Recently, the French government took Google to court but lost the case because of what I have just explained. The main reason why it’s been difficult to tax these tech giants is that they are like slippery snakes that keep slipping out of the regulator’s hands.

Not only do these companies move tax jurisdiction or domicile whenever they want, but the tax man also has to work out the particular type of Ads and Ad spending that they do. For these tech companies, what regulators world over are starting to tax is source based revenues in their jurisdiction as compared to profits where corporation taxes have traditionally been levied.

I have read the United Kingdom’s consultation document on their proposed digital tax for these big tech companies and they have stated that they won’t tax small companies but the very biggest, where they look at a minimum revenue threshold. The document then goes into a series of definitions of various revenues generated in the digital economy. But the document’s biggest shortfall is that it fails to appropriately distinguish between a social media platform and a digital market place. In the near future this will be a big area of litigation if these grey areas find their way into legislation of a particular jurisdiction.

This French digital tax also has short comings. This is a tax on advertising. But not on all types of digital advertising. The advertising that Google and Facebook do is quite hard to tax. Ad tech is surveillance space advertising. The way google and Facebook make money, is they track everyone and profile them and then manipulate their behavior and rent out the information they have on their users to other companies. This is a toxic business model like we saw with Cambridge Analytica. Such type of advertising should be taxed in line with excise duty taxes charged on products like alcohol.

The United States and companies like Amazon stated that they prefer a global tax arrangement over paying different taxes in every country. If there is no global taxation mechanism of taxing the global economy, it’s possible that these piece meal digital taxes like those in France would end up hurting the businesses and people they are trying to protect.

A major study found that big tech companies would only end up paying 5% of France’s digital tax, 40% would pass on to smaller businesses and the rest of the 55% would pass onto the consumers who use their platforms. This study estimated that Amazon, could for example, increase the commission it charges merchants, which could in turn result in higher prices for shoppers in France.

In May 2019, nearly 130 countries agreed on a plan to overhaul international tax rules. One goal is to establish a minimum tax rate for multinational companies. The plan was to have a deal in place by this year (2020). It was on this premise that France introduced this digital tax in 2020, agreed to suspend its implementation until the OECD and possibly the European Union came up with a more multi-lateral solution. But given the trade wars going on and the raging pandemic, France just couldn’t wait any longer. Therefore starting this year, the tech giants will be taxed on their revenues.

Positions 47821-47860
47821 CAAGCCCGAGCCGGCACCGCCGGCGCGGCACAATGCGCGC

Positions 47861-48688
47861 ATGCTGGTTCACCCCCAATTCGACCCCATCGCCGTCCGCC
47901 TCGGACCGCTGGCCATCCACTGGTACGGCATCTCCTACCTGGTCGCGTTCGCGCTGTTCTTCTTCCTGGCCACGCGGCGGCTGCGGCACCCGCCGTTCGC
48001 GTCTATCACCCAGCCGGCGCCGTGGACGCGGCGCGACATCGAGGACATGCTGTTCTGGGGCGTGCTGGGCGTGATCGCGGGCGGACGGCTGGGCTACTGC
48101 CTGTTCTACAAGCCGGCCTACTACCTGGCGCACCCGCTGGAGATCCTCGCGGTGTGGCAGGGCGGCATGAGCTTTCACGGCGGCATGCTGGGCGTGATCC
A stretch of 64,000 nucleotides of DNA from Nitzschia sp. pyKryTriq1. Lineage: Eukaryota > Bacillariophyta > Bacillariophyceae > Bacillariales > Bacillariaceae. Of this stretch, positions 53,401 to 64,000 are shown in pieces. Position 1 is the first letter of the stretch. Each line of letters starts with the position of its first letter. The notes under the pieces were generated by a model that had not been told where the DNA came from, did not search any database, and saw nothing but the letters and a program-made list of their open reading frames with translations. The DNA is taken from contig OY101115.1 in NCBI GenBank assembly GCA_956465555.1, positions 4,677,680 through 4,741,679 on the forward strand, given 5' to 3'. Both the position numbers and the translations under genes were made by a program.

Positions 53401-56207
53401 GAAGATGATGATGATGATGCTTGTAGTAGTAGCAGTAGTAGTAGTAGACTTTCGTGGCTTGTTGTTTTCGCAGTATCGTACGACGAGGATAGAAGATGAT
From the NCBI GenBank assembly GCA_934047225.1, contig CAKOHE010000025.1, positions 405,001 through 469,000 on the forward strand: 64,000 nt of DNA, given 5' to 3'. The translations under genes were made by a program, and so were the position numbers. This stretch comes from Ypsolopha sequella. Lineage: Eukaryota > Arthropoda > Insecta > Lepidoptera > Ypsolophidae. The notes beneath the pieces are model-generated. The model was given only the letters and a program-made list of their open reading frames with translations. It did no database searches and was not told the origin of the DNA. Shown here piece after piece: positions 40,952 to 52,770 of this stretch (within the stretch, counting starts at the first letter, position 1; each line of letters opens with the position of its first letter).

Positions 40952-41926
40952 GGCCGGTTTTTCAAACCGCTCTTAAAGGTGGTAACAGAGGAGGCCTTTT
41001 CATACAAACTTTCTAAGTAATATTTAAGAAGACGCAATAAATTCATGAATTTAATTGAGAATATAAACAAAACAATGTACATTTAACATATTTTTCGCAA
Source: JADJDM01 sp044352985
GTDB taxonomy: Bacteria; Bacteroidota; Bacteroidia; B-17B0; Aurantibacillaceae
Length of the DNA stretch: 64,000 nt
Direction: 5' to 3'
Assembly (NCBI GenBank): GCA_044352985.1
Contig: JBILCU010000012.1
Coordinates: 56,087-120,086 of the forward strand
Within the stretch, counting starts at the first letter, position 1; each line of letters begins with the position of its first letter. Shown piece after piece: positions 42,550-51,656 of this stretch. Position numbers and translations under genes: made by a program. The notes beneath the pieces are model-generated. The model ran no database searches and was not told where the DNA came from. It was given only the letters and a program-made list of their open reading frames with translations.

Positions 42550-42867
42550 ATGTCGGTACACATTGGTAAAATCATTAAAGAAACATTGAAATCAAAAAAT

These big tech companies are becoming too big to control. Not just one country should tax these tech giants. There is need for a multi-lateral approach if taxation in the digital economy is to be sustainably done. In this power relation, who should have more power? These unelected CEOs of big tech companies or our democratically elected leaders, however flawed they are? Google and Facebook have become surveillance capitalists.

Once the taxation makes it expensive for Google and Facebook to operate, then it’s possible we might see the rise of peer to peer systems that don’t have an intermediary listening or collecting our data. However, very little venture capital at the moment is getting to peer to peer decentralized tech systems akin to blockchain.

Most money is going to these surveillance based systems. We should build ethical social media platforms that are decentralized and peer to peer. There is one such platform called Mastodon in France that is an alternative to Twitter. However, it’s not getting funding. Instead, Facebook has 60 people working on a project that enhances more surveillance.

Are African countries ready to tax this digital economy? I don’t think so. The complexities that come with taxing this digital economy are enormous. Not at infrastructure level or even human resource. In a bid to tax the digital economy, it’s possible that the average African will just have to endure double taxation like we have seen with the OTT excise duty.

Ugandans are paying a percentage of excise duty on airtime but again go on to pay 200 shillings for OTT. These are 2 different taxes on the same thing. Of course, it’s a no brainer that over the top taxes failed to raise the revenue targets set due to virtual private networks that will make it easy to give rise to the dark web.

Technology from an economics and financial view point, has the advantage of being able to achieve the affirmation of economies of scale, far more efficiently than other types of businesses like retail, oil and gas, health care, pharmaceuticals and manufacturing.

Businesses with economies of scales take advantage of mitigation of fixed costs, efficiencies in scale and negotiating power. That’s why out of the 10 most valuable companies in the world, 7 are tech companies. Therefore, finding betters ways of taxing them, as we enter into the 4th industrial revolution so that they contribute to society, is crucial. This cannot be done by individual states but some kind of guidelines to be followed by individual states must be made on a multi-lateral level. I need not say more.